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Messages - ray b

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Gear Talk / Re: Touring on 24 spoke wheels.
« on: March 21, 2022, 10:14:57 pm »
Only thing I noticed is if I stood up to put power down there was some extra flex (felt like in the wheels). But all told the bike held up fine.

On the Trek website they state the Domane can handle a rider weight of 275lbs. My weight combined with gear will be around 220-230lbs.

So. Should I just spend the extra couple hundred bucks (budget is already tight) and get new wheels, or y’all think I’d be ok riding the stock wheels.
Extra flex might suggest spokes generally looser than desired. Of course, it might also have been flex in the stays....

Before every long trip, I put the wheels in the stand and check spoke tension and rim integrity. Especially with only 24 spokes, even distribution of force is critical and your variation in spoke tension should be small.  If the rim's damaged, you'll find some spokes carrying an extra load.  Spokes can also loosen as they start to deform and pull through the rim. (A clean rim might show some early stress fractures.) You should be able to look up your rims and determine what the manufacturer recommends for tension.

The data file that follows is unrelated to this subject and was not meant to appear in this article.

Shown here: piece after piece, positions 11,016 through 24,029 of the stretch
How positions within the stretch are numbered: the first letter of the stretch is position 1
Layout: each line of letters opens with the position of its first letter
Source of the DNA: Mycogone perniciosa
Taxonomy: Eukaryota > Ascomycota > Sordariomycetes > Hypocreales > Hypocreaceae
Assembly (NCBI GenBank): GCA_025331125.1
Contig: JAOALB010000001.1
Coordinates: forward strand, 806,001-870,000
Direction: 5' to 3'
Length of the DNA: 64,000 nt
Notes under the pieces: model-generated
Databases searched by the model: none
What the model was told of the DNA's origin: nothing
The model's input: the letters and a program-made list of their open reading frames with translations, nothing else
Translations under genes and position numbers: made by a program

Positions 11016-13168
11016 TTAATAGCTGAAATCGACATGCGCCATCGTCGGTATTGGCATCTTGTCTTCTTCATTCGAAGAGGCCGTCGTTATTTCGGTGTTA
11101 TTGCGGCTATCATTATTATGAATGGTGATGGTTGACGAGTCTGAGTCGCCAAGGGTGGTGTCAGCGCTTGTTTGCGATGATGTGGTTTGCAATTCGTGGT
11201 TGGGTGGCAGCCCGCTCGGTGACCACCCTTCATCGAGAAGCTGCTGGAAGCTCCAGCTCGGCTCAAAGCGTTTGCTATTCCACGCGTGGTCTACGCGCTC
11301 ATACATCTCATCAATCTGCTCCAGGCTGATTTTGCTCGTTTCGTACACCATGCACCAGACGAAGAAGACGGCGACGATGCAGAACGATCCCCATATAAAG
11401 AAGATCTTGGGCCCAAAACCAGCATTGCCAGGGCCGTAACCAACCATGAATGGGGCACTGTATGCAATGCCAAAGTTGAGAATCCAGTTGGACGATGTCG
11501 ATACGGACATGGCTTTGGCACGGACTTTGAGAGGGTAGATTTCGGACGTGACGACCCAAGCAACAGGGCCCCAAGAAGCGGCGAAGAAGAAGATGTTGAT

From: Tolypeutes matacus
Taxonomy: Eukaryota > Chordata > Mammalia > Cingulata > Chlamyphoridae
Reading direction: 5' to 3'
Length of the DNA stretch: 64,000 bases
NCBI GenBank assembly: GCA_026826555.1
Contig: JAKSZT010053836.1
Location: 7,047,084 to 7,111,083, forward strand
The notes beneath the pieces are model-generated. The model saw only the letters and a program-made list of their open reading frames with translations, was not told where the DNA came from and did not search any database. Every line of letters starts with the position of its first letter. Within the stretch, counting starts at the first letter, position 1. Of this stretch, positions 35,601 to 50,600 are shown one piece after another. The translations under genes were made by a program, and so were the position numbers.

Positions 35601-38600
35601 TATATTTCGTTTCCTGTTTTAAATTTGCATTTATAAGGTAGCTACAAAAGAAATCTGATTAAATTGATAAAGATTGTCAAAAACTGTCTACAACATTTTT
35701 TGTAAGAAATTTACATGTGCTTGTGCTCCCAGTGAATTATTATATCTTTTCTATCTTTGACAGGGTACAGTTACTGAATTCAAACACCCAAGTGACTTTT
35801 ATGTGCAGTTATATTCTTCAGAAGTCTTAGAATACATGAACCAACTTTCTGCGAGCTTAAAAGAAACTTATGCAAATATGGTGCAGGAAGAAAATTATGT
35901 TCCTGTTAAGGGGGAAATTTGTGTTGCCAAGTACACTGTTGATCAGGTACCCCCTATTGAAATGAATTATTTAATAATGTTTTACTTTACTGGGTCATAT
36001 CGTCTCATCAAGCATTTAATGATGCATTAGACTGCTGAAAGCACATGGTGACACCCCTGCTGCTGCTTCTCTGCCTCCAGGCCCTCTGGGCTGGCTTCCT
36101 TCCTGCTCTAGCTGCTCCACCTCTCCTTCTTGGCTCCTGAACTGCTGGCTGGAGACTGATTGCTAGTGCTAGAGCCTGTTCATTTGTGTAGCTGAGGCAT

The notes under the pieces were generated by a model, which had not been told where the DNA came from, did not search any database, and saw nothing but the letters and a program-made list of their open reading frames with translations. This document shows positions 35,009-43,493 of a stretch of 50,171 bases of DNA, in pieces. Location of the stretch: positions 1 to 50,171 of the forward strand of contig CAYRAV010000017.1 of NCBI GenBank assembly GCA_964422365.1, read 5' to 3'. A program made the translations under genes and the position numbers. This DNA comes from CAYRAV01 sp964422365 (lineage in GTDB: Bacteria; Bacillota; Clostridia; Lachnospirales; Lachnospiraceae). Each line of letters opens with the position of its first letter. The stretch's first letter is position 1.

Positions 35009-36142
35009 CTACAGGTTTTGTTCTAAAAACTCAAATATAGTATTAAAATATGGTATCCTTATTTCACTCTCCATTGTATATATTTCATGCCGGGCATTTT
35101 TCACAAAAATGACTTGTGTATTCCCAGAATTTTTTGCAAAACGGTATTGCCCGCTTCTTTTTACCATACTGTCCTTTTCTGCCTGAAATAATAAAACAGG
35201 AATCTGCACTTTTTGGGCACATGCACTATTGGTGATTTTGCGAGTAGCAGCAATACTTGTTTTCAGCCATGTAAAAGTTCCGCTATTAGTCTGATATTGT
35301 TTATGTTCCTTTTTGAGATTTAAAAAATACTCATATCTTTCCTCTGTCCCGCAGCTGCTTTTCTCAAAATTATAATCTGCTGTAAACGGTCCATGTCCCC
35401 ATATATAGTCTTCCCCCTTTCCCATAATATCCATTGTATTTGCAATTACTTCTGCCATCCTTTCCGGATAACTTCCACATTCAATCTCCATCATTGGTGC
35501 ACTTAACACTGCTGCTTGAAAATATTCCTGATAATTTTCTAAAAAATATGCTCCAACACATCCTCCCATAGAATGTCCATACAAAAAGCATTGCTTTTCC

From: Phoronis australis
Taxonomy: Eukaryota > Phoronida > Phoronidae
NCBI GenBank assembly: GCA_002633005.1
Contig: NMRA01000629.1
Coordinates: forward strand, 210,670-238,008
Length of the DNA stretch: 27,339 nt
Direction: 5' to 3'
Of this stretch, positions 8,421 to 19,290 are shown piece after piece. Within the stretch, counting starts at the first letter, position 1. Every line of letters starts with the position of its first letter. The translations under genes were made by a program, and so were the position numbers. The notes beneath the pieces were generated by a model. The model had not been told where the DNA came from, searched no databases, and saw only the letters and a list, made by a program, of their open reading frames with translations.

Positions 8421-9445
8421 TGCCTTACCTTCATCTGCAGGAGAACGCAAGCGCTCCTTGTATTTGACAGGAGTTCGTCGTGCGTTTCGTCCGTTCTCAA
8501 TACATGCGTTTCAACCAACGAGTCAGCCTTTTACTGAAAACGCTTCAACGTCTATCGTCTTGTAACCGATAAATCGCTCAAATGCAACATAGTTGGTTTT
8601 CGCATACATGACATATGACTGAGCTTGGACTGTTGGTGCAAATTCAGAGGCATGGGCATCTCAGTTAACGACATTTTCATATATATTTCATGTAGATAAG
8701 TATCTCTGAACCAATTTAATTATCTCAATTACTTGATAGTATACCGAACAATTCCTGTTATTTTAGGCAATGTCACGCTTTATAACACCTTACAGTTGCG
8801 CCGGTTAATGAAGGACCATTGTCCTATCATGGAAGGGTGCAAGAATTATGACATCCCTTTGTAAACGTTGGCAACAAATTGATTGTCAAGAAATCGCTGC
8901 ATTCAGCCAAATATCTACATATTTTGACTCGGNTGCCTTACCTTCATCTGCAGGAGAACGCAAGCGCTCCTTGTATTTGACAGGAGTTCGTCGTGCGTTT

If you don't have a way to measure spoke tension, I suggest you get a professional opinion. If I have doubts about spokes or rims before an epic trip, I usually take a couple extra hours to rebuild the wheels along with some peace of mind for those hair-raising downhill runs.  (Anyone catch the winning descent at Milan-San Remo last weekend?)